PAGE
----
GOP set to move on from Russia in 2018; Democrats keep focus

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WASHINGTON (AP) — Republicans and Democrats are scrambling in the final days of 2017 to establish an enduring narrative on multiple Russia investigations and the integrity of the investigators, a partisan messaging battle that has intensified as special counsel Robert Mueller has appeared to focus more intently on President Donald Trump and his inner circle.

Congressional Republicans who have put up with almost a year's worth of speculation and investigations into Trump's ties to Russia are hoping to move on from that topic in 2018, renewing focus on Democrat Hillary Clinton and stepping up criticism of Mueller. Democrats remain focused on Trump and are pushing to keep congressional investigations on Russia going for months to come.

On Thursday, Republicans brought the topic back to Clinton as two committees began conducting interviews in a new investigation of the FBI and its 2016 inquiry into Clinton's email server. The House Judiciary and Oversight and Government Reform committees spent hours behind closed doors with Deputy FBI Director Andrew McCabe, who was involved in that probe. It was the second time this week McCabe has met with lawmakers behind closed doors as Republicans charge that there is anti-Trump bias within the ranks of the bureau.

Democrats are accusing the GOP of diversionary tactics and say their criticism could embolden Trump to take steps to fire Mueller.

"This is a fight for the soul of our democracy," said Maryland Rep. Elijah Cummings, the top Democrat on the oversight panel, on Thursday. "Nothing less."

Virginia Sen. Mark Warner, the top Democrat on the Senate Intelligence Committee, made a speech Wednesday on the Senate floor warning Trump not to take any action relating to Mueller. He said Thursday that he gave the speech because the "tone and tenor" coming from the White House and its allies "should send a chill through all of us."

Trump and White House officials have insisted in recent weeks that the president has no intention of firing Mueller, a decision that would likely be up to Deputy Attorney General Rod Rosenstein, who appointed the special counsel. That is a change from earlier this year, when the president was openly critical of him.

Some Republicans charge that Democrats' pushback is disingenuous, given Trump's recent words.

"I think it's a lot of posturing and I think it's a lot of trying to scare people that the boogeyman is out there and he's certainly going to come get us when that doesn't seem to be the focus at all from the White House," said Oklahoma Sen. James Lankford, a member of the Senate Intelligence Committee.

Like many Republicans, Lankford said he doesn't think Mueller should be removed, though he says he has concerns about bias at the FBI since hundreds of text messages were revealed between an FBI counterintelligence agent and an FBI lawyer criticizing Trump. Both had been assigned to Mueller's investigation, which has already resulted in charges against four of his campaign advisers and increasingly appears focused on Trump's inner circle of associates and advisers.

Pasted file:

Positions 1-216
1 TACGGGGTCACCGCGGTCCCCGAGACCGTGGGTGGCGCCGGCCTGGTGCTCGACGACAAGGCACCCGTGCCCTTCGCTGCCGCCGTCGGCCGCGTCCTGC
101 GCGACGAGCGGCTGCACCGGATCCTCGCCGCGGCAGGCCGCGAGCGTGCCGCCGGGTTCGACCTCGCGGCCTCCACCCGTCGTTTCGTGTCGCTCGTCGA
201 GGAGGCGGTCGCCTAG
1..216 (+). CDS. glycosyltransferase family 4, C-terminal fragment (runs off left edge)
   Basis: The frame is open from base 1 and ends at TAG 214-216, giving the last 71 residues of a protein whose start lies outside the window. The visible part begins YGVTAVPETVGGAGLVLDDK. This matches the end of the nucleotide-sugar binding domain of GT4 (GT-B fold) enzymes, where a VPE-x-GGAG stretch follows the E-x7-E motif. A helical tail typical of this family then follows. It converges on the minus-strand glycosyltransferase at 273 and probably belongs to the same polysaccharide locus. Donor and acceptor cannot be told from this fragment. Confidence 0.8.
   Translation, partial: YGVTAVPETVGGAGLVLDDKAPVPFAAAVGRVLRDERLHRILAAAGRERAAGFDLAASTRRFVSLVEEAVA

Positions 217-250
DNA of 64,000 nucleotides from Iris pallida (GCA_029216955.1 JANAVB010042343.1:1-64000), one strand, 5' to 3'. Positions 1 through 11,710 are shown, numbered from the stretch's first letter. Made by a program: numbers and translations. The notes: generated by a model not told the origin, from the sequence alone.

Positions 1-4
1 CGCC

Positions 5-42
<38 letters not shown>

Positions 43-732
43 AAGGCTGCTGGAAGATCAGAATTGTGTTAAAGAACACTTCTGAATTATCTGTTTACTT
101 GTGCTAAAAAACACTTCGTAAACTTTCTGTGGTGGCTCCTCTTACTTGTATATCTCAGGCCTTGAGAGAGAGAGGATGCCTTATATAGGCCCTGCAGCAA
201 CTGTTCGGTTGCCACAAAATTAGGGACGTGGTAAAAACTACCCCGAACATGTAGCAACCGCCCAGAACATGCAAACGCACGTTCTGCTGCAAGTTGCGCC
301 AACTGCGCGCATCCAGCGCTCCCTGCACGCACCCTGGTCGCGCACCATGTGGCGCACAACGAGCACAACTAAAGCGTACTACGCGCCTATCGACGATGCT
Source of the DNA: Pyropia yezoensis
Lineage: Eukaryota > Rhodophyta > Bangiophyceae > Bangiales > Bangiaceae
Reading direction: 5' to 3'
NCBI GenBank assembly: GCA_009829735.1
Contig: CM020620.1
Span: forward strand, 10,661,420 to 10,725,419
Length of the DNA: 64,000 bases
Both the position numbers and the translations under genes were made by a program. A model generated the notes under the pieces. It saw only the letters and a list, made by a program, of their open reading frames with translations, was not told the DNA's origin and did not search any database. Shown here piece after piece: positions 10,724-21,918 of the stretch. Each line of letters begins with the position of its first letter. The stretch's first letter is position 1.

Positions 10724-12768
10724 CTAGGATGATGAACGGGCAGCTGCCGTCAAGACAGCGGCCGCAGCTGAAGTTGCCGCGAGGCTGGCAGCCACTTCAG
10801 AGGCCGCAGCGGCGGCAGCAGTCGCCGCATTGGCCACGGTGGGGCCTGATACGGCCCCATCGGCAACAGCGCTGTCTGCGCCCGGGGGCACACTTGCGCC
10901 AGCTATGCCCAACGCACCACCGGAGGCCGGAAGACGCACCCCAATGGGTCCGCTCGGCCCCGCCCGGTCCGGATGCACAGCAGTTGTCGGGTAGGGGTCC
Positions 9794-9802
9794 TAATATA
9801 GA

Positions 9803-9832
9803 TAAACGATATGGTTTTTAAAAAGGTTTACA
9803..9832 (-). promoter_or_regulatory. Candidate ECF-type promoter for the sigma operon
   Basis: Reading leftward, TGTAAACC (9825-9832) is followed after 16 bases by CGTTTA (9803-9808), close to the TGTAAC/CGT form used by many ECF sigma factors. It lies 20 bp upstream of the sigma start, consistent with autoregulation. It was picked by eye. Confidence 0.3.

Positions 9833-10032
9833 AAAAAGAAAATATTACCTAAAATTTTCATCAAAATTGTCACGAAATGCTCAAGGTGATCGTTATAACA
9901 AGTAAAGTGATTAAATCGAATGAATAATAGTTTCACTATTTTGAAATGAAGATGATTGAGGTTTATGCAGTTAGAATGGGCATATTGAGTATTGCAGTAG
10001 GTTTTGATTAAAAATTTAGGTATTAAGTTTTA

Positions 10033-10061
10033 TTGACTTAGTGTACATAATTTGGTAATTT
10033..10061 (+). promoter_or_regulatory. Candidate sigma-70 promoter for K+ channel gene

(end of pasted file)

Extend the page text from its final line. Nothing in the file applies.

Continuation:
Both the House and Senate intelligence panels have spent most of the year investigating Russian interference in the 2016 elections and whether Trump's campaign in any way colluded with the Russians. While the mostly bipartisan Senate probe is expected to continue well into 2018, House Republicans are conducting some of their final interviews this week and are hoping to release a report early next year.

Democrats charge that Republicans are rushing the conclusion of the House investigation, saying there are more witnesses to see and documents to obtain. California Rep. Adam Schiff, the top Democrat on the intelligence panel, has compared the investigation to the GOP-led probe of the 2012 Benghazi attacks, which killed U.S. Ambassador Chris Stevens and three other Americans. That investigation, which centered on then-Secretary of State Clinton, lasted more than two years.

As lawmakers grilled McCabe on Thursday, Democrats left the meeting in frustration. Republican lawmakers had called him in with 48 hours notice — sending a letter on Tuesday evening as he was wrapping up a separate eight-hour interview with the House intelligence panel. McCabe was involved in the Clinton investigation and was acting FBI director when Mueller was appointed to investigate the Russian interference. He has since been replaced as director by Christopher Wray.

"I sense that this investigation is at a fever pitch at this point," Illinois Rep. Raja Krishnamoorthi, a member of the oversight panel who attended the interview, said of the Republicans. "And I'm not really sure they're looking for answers."

House Judiciary Chairman Robert Goodlatte, R-Va., said the meeting had nothing to do with impeding the special counsel's investigation.

"It's the first of many interviews as part of the (Clinton) investigation," Goodlatte said. "It has nothing to do with the other."

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Mary Clare Jalonick


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